The Obama administration is expected to announce Thursday it will shelve Bush-era plans to erect a missile defense shield in Eastern Europe, after Iran’s long-range missiles were deemed less of a threat than previously believed.
The plan, to place 10 interceptor missiles in Poland and radar sensors in the Czech Republic, was conceived by the Bush administration and intended to counter a perceived threat from Iranian long-range missiles.
The decision to kill the plan is based on the determination that Iran’s missile program has not developed as had been projected, and therefore does not pose as much of a threat as had been estimated.
Shelving the plan may also build goodwill with Russia, which had strongly opposed the idea of a shield, seeing it as a threat.
The Obama administration's assessment concludes that U.S. allies in Europe, including members of the North Atlantic Treaty Organization, face a more immediate threat from Iran's short- and medium-range missiles and will order a shift towards the development of regional missile defenses for the Continent, according to people familiar with the matter. Such systems would be far less controversial.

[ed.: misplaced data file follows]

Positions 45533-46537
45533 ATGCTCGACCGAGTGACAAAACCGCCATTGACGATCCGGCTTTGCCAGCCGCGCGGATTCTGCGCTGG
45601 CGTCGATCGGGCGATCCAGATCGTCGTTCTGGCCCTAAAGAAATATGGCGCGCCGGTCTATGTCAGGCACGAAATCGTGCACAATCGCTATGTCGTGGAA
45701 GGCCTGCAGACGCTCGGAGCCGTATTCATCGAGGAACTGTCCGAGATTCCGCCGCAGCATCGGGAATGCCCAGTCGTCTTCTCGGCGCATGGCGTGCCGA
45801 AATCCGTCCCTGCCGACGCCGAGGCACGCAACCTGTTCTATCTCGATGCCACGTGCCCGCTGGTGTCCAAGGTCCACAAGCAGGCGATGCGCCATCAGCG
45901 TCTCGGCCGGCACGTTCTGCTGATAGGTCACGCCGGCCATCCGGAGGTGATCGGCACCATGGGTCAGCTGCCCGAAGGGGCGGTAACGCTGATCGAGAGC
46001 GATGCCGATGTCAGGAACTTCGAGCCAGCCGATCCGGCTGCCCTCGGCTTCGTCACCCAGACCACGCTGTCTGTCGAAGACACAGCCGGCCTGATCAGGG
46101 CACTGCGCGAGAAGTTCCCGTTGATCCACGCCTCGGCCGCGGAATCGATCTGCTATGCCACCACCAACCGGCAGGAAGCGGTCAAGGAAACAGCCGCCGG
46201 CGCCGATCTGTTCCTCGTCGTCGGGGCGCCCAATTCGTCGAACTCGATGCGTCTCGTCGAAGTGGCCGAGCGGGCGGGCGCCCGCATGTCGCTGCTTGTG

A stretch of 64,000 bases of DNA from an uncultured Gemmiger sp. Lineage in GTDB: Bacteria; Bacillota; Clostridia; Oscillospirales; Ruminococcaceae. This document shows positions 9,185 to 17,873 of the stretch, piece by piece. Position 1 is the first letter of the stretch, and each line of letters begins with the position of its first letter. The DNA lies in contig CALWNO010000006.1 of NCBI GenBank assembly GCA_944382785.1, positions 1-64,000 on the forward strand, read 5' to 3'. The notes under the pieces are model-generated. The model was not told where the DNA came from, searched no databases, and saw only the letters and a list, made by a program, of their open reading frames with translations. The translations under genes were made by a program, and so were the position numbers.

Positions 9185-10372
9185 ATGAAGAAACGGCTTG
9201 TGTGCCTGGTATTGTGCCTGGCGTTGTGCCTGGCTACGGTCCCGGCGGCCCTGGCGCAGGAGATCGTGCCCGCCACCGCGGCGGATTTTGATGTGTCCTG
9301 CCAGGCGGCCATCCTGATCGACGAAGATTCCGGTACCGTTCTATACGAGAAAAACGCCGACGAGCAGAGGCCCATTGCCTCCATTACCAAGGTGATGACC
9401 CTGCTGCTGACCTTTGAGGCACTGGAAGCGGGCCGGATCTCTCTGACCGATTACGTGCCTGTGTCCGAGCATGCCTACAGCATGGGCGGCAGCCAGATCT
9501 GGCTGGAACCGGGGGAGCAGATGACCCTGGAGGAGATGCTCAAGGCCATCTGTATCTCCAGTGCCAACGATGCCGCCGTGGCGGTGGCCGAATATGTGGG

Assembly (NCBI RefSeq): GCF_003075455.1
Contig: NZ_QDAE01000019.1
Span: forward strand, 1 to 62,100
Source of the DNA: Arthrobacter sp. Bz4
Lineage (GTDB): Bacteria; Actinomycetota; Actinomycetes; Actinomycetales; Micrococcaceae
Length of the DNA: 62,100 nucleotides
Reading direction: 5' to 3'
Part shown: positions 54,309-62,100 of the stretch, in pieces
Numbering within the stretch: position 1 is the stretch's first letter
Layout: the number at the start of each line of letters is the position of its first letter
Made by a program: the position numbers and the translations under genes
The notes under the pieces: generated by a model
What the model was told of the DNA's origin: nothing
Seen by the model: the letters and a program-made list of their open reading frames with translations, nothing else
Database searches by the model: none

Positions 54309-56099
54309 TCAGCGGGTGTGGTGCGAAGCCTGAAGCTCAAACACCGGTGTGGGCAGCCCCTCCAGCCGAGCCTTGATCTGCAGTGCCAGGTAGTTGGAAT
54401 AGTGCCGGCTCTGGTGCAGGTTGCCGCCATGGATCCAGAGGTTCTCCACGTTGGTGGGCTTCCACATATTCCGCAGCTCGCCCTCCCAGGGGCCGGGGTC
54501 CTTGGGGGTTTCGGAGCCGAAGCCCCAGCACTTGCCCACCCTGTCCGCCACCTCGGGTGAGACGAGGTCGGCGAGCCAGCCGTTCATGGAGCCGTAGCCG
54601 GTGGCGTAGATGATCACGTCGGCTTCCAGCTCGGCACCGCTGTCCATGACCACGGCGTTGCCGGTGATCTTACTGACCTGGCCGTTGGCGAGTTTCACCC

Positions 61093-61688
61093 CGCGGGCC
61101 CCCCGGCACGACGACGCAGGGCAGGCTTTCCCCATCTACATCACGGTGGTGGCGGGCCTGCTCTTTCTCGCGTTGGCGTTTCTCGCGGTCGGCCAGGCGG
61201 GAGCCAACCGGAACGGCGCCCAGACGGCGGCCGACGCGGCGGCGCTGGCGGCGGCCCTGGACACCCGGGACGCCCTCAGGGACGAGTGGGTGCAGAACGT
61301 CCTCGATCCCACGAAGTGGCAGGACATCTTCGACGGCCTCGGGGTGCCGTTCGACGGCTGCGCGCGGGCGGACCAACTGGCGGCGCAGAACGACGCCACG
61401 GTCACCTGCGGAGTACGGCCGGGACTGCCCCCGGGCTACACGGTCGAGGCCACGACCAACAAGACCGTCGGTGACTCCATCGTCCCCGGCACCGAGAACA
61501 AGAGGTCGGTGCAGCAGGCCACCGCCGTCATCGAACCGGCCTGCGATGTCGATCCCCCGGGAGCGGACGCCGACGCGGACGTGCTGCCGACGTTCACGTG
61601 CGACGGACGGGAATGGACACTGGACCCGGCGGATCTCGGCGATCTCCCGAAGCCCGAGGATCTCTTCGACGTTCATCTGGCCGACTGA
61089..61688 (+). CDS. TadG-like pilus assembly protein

Critics of the shift are bound to view it as a gesture to win Russian cooperation with U.S.-led efforts to seek new economic sanctions on Iran if Tehran doesn't abandon its nuclear program. Russia, a permanent member of the U.N. Security Council, has opposed efforts to impose fresh sanctions on Tehran.